A.B. SPELLMAN, National Endowment for the Arts: Murray Horwitz, this is Horace Silver playing "Song for My Father," one of his famous compositions. Why do you like this CD?
MURRAY HORWITZ, American Film Institute: I don't know if anybody, like me, can ever use the word mature in a sentence, and be taken seriously. But, it is a kind of a maturation of the hard-boppers, who sort of did a funkier thing than the straight bebop that was prevalent in the 1940s and early '50s. And by 1964, when this was recorded, it really is a kind of mature sound. These men know exactly what they are doing.
SPELLMAN: Horace Silver's own piano style is very syncopated and very heavily chorded.
HORWITZ: And for that reason, I think you put your finger onto something. It's deceptive. You know, because, it doesn't sound like he's doing much. But if you listen carefully, he's always building it, emotionally and intellectually, and therefore musically. He builds these wonderful solos in a way that you hardly notice that he's doing it.
SPELLMAN: Horace is as much recognized as a composer as he is for a soloist. So, what are your favorite compositions on this one?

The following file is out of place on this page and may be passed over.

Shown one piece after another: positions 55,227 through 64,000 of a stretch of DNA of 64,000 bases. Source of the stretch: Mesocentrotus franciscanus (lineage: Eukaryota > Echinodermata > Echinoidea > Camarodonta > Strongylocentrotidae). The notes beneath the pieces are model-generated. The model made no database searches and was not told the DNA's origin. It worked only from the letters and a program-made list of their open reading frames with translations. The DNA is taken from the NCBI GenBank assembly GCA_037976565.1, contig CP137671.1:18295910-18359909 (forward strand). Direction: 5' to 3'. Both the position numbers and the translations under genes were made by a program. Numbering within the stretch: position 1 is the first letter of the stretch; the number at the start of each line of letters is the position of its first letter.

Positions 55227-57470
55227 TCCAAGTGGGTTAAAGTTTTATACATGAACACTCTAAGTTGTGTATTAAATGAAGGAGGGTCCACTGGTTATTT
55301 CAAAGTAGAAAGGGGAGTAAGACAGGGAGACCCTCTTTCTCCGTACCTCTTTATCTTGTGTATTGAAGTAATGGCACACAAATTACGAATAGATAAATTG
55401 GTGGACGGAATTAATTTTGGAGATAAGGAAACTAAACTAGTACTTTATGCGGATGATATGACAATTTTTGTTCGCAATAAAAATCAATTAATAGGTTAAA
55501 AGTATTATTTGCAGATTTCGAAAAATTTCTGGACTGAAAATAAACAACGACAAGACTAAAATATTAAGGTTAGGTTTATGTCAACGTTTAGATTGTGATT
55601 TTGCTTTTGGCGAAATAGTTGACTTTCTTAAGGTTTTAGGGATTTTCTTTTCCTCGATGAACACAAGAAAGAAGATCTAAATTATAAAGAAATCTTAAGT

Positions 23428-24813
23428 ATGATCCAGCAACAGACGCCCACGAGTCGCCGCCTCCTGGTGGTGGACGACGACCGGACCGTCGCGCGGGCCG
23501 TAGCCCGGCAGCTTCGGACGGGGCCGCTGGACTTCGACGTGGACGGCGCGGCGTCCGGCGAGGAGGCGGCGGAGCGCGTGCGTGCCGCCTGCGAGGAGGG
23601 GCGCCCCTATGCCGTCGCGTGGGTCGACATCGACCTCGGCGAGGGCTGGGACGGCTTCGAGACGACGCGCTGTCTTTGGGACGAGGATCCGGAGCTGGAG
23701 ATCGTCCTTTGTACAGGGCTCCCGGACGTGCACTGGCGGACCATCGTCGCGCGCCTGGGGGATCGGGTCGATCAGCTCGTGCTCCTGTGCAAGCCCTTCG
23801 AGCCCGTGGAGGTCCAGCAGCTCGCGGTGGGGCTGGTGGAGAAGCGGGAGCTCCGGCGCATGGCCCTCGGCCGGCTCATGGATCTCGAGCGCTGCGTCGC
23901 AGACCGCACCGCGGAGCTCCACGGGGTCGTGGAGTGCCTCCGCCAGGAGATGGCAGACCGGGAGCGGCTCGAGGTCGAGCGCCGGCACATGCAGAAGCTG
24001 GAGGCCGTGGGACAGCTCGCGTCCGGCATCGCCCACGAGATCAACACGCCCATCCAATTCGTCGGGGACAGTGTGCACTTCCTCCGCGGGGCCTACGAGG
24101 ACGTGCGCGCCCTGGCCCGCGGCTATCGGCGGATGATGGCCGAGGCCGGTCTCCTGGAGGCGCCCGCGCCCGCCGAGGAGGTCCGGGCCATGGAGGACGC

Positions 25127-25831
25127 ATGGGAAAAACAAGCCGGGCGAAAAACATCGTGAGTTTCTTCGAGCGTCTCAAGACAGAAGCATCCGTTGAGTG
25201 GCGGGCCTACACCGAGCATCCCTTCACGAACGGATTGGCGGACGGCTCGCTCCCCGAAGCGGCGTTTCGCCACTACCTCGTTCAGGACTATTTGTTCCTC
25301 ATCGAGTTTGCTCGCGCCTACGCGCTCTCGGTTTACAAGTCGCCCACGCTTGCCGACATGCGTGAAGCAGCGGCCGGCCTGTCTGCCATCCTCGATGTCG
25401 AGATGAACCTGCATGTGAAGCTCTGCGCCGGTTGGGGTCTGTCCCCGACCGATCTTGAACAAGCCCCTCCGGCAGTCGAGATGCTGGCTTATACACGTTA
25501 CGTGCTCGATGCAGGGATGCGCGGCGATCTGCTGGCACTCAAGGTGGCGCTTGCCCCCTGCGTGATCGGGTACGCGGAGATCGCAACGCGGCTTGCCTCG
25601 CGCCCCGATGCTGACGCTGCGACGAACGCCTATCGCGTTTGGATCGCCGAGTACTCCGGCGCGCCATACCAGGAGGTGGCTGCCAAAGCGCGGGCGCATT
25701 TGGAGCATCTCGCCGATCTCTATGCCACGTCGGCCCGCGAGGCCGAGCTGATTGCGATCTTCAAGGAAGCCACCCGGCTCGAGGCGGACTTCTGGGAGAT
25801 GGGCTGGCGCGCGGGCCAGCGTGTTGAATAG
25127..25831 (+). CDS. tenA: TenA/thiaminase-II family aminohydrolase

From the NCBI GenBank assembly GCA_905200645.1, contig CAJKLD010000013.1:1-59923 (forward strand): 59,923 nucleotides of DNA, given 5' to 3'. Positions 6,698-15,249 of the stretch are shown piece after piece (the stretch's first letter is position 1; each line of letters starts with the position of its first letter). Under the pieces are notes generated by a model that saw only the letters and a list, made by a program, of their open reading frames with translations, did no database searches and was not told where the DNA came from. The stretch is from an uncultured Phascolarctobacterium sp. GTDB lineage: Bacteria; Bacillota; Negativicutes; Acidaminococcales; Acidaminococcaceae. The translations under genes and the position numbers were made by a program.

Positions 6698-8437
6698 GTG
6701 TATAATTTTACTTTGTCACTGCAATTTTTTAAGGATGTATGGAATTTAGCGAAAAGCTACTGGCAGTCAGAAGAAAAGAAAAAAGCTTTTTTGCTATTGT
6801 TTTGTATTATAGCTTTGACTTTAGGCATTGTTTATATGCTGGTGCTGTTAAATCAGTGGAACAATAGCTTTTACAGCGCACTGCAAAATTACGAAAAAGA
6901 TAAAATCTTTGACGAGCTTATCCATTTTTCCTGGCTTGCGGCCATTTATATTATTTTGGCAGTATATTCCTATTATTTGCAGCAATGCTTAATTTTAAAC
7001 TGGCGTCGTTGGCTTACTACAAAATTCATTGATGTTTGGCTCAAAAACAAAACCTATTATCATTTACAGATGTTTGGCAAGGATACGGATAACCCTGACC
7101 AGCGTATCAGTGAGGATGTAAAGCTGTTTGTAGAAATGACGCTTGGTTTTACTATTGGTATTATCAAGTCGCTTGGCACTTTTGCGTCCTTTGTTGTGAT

HORWITZ: Right, A.B., he's written a lot of jazz standards, really, that have been recorded by the likes of Dizzy Gillespie and Art Blakey. On this record, the title tune, "Song for My Father," pays kind of an homage to his father, who came from the Cape Verde Islands. There's a gorgeous, piano trio ballad called, "Lonely Woman."
SPELLMAN: The musicians on this CD are a mixture of very well known soloists like Joe Henderson, Horace, Junior Cook, and Blue Mitchell, but also some lesser known musicians.
HORWITZ: There's a trumpet player named Carmell Jones. There's a drummer named Roger Humphries. And one of the delights of jazz music, I think, is that very often some people who you've never heard of can come up with some very satisfying, and very swinging performances. And all of these performances are swinging.
HORWITZ: This is actually an album that was kind of patched together back in the '60s at a moment when Horace Silver changed the personnel in his band, so you actually have two different bands playing on different sessions. And that gives a littler more excitement to the record, I think. That's one of the reason that I like it, I've decided, because it's exciting music. And there's a littler grittier texture to the new band, because maybe they aren't used to playing together as much.
SPELLMAN: So, for your NPR Basic Jazz Record Library, we're recommending Song for My Father by the pianist Horace Silver. It's on the Blue Note label. For NPR Jazz, I'm A.B. Spellman.
HORWITZ: And, I'm Murray Horwitz.